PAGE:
10 Days after the Dog Attack


Well, I just got back from my first painful physical therapy session for my ankle.  I’m going to work really hard to get back to my pre-attack strength and continue my triathlon training with Elvis at my side.  He’s such an awesome pup.  His attitude and enthusiasm is infectious, and were it not for this, I probably wouldn’t have left my apartment at all this past week.

Fortunately the Orthopedic surgeon allowed me to swim as my foot and ankle allowed this week, and it feels great to be able to at least get out of the house and do something.  The only time of year that I actually don’t mind no longer driving is spring, and I’ve been robbed of my daily walks to run errands, take Elvis to the dog park, and the YMCA- the epicenter of my social life.  I feel more isolated than I’ve felt in a long time, and it makes me even more angry each time I look out the window and think, “I’ll go walk for some pineapple at Whole Foods.”  Not happening.

My panic attacks at the sound of a jingling collar or barking dog would send me running back to my apartment if only I could run right now.  Instead, I do as Kathy from Guiding Eyes for the Blind taught me last week.  Stop Elvis, and immediately drop the harness handle that is my instant form of communication between the two of us.  The harness handle is a two-way communication device that is extremely sensitive.  He can feel everything I’m feeling through that device, and vice versa.  So when I’m frightened and feeling panicked, at this point it’s imperative that he not feel that through the handle, to convince him that everything’s ok in the presence of another dog.  Allowing him to feel my fear and panic through the handle would have devastating effects on his training and willingness to work in the presence of other dogs.

Guide dogs who have been attacked often develop a fear of the breed or color of dog that attacked them.  This fear can lead to detrimental obstacles in their job performance, causing them to shy away from other dogs, walking their handler into an obstacle out of extreme distraction, or even running into the street to get away from an approaching dog, pulling their blind handler into extreme danger and traffic.  The other result of such an attack is often sadly aggression towards other dogs, specifically with the type or color that attacked them.   Either of these behavioral and training issues would result in immediate retirement of the Guide Dog.

The thought of Elvis retiring after only 4 years of service makes me cry.  So, I stand- frozen, shaking, with my head darting left and right, looking for the source of the barking, praying it doesn’t come close to us, all the while, my guide standing next to me at attention, wondering why we’ve stopped our work, confused at my odd behavior.  The second step after stopping is crucial.   Kathy advised me that I have to carry ‘high value’ dog treats (in Elvis’ case, that’s freeze-dried duck- YUM!) that he normally doesn’t get during a normal work day.  I was told to put him into a sit on leash, not harness, and immediately start feeding him tons and tons of duck, giving lots of verbal praise until the dog has passed safely by.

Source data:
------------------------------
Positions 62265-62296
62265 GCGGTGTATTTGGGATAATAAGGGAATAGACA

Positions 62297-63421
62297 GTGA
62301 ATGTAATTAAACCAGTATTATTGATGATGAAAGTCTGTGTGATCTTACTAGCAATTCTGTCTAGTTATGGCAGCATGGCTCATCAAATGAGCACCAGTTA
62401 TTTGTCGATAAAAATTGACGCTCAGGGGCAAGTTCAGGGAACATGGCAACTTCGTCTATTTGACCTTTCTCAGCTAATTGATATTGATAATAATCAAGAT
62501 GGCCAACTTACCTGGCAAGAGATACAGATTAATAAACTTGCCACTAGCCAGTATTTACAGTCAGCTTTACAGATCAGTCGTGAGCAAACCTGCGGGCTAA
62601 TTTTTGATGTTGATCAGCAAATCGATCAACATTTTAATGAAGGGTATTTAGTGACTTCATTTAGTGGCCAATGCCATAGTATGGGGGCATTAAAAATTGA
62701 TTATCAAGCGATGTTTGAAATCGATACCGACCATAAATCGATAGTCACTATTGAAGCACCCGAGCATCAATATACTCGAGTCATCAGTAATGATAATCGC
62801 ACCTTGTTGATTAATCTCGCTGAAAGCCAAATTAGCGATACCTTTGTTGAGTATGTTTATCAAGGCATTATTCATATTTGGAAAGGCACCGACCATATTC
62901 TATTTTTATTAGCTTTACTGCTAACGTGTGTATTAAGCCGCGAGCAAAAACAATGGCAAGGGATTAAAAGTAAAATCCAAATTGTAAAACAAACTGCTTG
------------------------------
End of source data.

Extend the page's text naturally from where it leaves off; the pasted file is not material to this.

Living in the ‘doggiest’ town in Fairfield County, Greenwich is loaded with all sorts of dogs, from toy poodles to giant Greyhounds.  A single block on Greenwich Avenue, where I do a lot of my errands, can mean stopping three or four times in a single block.  Needless to say, I’m buying stock in duck, and getting to my destinations VERY slowly between all the stops and hobbling on my ankle.

However, this is progress, as for the first three days I couldn’t even sleep, reliving the attack in my dreams every time my head hit the pillow.  I know it will get better.   I’m working with local politicians to have a copy of the town and state leash laws listed on every dog license application with a line that each licensee must SIGN to acknowledge that they understand the laws pertaining to control of their animals.  While it may not undo last week’s attack, perhaps it will prevent a future one on a person or animal who cannot defend itself, such as was our case.   This will be progress….


10 thoughts on “10 Days after the Dog Attack

  1. You’re doing great – it takes a lot of courage to go back out there but it sounds like you’re doing everything right. I also live in a very doggy area and totally understand where you’re coming from. Are you able to get someone to help you post signage in the area as well, like on telephone poles? I have made a sign that explains why its so important to keep your dog on leash but haven’t put them up yet. Let me know if you want to see the wording. Keep on keeping on!

  2. chattanoogadawn

    Thank heaven Elvis is doing great. i am so sorry you are hurt, but if you are like me you would rather be hurt than to have your dog hurt. What did the police do about the dog and the lady?

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